58 and 1 and the 1 was absolutely a mistake I remember. 551ms response time and brain age of 1.06. Honestly, after the practice and once you got the hang of how to visualize it, you basically can't mess up unless you're distracted...you just have to remember the shape the white squares make and you're set. I think all of our scores and response times would have been better if we could use Y for Yes and N for no or something because the hardest part was choosing left or right, ha!



whirlingmind
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06 Nov 2012, 2:22 pm

I tried memorising the shape they made, and if there was a pattern to where they appeared, e.g. one on the first line, two the second, back to one on the third and back to two on the fourth etc. I felt stressed because 3 seconds wasn't long enough to imprint the pattern onto my brain so it made me panic and I think this affected my score a lot, and I also had a headache when I did it. Even so, I still can't believe me awful score. Does this mean I have crap executive function? I believe I do anyway, but is this some sort of confirmation?


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Mdyar
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07 Nov 2012, 12:21 am

whirlingmind wrote:
I tried memorising the shape they made, and if there was a pattern to where they appeared, e.g. one on the first line, two the second, back to one on the third and back to two on the fourth etc. I felt stressed because 3 seconds wasn't long enough to imprint the pattern onto my brain so it made me panic and I think this affected my score a lot, and I also had a headache when I did it. Even so, I still can't believe me awful score. Does this mean I have crap executive function? I believe I do anyway, but is this some sort of confirmation?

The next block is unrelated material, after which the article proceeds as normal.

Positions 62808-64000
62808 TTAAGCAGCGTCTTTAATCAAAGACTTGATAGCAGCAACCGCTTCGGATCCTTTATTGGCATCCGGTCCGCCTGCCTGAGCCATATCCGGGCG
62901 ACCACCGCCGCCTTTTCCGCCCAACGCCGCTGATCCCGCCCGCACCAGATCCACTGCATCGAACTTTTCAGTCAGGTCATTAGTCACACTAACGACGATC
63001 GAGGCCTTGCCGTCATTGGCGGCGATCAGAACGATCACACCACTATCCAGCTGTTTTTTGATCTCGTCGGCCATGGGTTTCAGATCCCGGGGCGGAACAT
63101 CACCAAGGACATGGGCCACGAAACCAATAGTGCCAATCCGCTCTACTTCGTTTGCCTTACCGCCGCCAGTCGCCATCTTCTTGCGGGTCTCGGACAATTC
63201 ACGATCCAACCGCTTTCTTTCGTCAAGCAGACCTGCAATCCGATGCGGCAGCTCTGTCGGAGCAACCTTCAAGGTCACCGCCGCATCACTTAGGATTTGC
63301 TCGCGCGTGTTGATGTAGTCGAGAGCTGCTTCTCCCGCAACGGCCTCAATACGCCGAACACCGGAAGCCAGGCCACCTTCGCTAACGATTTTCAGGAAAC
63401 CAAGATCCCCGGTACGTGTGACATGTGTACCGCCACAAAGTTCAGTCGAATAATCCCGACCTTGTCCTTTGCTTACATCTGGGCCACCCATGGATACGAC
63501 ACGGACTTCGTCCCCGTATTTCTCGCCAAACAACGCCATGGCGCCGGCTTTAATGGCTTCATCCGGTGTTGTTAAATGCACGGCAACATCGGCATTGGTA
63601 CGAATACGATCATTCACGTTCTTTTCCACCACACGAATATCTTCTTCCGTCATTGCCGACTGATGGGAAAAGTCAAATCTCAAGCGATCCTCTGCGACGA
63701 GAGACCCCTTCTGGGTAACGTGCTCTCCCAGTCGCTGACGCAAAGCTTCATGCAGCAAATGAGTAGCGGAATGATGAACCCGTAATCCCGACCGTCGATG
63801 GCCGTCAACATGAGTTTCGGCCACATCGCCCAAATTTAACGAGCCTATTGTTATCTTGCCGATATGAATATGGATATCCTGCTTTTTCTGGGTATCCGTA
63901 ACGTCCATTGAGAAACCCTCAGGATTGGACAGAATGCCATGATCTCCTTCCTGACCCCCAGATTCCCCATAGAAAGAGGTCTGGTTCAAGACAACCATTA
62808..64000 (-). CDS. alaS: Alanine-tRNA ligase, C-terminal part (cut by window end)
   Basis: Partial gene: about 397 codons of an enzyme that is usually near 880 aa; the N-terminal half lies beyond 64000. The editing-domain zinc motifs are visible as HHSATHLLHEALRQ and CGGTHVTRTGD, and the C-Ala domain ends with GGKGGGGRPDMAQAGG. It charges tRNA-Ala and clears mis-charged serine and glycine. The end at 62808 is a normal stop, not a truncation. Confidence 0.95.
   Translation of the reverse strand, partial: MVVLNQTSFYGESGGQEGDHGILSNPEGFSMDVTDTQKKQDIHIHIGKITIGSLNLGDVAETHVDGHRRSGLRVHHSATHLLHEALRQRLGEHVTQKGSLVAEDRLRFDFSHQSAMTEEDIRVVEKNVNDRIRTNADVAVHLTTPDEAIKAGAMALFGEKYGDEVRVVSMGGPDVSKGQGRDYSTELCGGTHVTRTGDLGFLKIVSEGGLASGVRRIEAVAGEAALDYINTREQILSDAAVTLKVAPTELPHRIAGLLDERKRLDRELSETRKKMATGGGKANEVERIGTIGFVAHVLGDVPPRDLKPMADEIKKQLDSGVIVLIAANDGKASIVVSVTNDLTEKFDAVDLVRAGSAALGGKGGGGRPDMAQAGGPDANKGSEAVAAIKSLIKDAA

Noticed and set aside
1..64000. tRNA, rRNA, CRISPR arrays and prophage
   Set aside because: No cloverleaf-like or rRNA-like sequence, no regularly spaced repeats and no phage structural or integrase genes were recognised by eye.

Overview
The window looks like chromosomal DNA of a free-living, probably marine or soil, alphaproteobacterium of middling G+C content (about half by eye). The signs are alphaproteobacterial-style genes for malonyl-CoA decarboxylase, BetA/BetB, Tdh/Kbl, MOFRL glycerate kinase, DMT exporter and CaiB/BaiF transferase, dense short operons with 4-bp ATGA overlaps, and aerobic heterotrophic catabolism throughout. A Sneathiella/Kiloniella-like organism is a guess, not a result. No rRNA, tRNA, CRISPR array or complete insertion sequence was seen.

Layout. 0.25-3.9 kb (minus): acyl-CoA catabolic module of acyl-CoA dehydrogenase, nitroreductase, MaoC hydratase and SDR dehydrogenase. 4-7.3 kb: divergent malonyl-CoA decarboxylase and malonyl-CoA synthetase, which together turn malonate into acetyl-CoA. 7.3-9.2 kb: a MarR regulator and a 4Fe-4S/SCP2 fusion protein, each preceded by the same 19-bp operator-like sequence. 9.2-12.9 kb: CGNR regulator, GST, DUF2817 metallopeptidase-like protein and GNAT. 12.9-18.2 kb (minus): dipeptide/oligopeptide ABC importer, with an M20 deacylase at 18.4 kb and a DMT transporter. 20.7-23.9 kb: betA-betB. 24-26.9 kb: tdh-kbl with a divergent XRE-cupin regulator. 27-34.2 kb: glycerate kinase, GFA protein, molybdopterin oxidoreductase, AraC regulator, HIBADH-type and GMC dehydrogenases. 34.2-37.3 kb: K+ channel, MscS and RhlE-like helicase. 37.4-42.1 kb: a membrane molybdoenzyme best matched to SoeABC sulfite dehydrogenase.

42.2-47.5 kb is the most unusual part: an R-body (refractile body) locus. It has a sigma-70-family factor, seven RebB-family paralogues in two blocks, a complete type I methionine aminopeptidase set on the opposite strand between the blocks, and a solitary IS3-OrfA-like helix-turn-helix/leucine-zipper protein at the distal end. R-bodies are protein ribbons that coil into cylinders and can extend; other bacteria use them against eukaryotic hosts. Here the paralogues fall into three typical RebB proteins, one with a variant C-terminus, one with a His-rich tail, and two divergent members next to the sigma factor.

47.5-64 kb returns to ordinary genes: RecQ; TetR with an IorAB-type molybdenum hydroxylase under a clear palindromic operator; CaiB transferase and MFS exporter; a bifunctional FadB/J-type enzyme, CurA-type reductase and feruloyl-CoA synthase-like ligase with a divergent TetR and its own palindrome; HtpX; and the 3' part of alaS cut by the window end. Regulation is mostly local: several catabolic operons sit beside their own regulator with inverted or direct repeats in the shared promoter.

Is the test crap? I hope so. But it taps into one component of executive function, namely working memory - holding one thing in mind and comparing this to something new. This is central to EF. Folks with ADD( PI ) usually fail with this type of EF.

The net offers an online purchase of a one-back ( two-three-four, etc) exercise that boosts working memory. I can only reach to a certain level. A decent improvement, but when it comes to learning something that I'm not interested in, then the exercise did nothing more in real- life that I can measure. The lack of interest (or having an interest) and arousal seems to play a big part here for me. All in all it still boils down to executive functioning because typically people can elicit this function at their beckoned call - they make it work.

I have a hunch that people on the spectrum *can do* with regards to something that falls in line with a special interest; but encounter problems when they step outside of this (with working memory).

Looking at this on a deeper level, this problem appears to be entirely emotive. --> :idea:

What do you think?



r84shi37
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07 Nov 2012, 12:39 am

I got no warning or virus using Chrome with Windows 8 Consumer Preview.

It says I should be 48 years of age and I'm only 15. I actually thought I was doing pretty well until I saw my results, I missed 6 I think, I closed it shortly after viewing so I can't copy results. I always figured I had an average or bad memory for visual stuff.



Last edited by r84shi37 on 07 Nov 2012, 8:06 am, edited 1 time in total.

StarTrekker
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07 Nov 2012, 1:18 am

Wow, apparently my brain is as old as a 61-year-old's. How depressing.


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TheAmbeRaven
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08 Dec 2012, 4:37 am

Heh, my score was that of someone in their late seventies... I'm sixteen. XD

Oh dear, I hope that there wasn't a virus! :(



Noetic
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08 Dec 2012, 7:37 am

Correct Answers: 46
Incorrect Answers: 14
Average Time: 638.32ms
Accuracy: 76.66%
Brain Age: 71.93

I'm 34...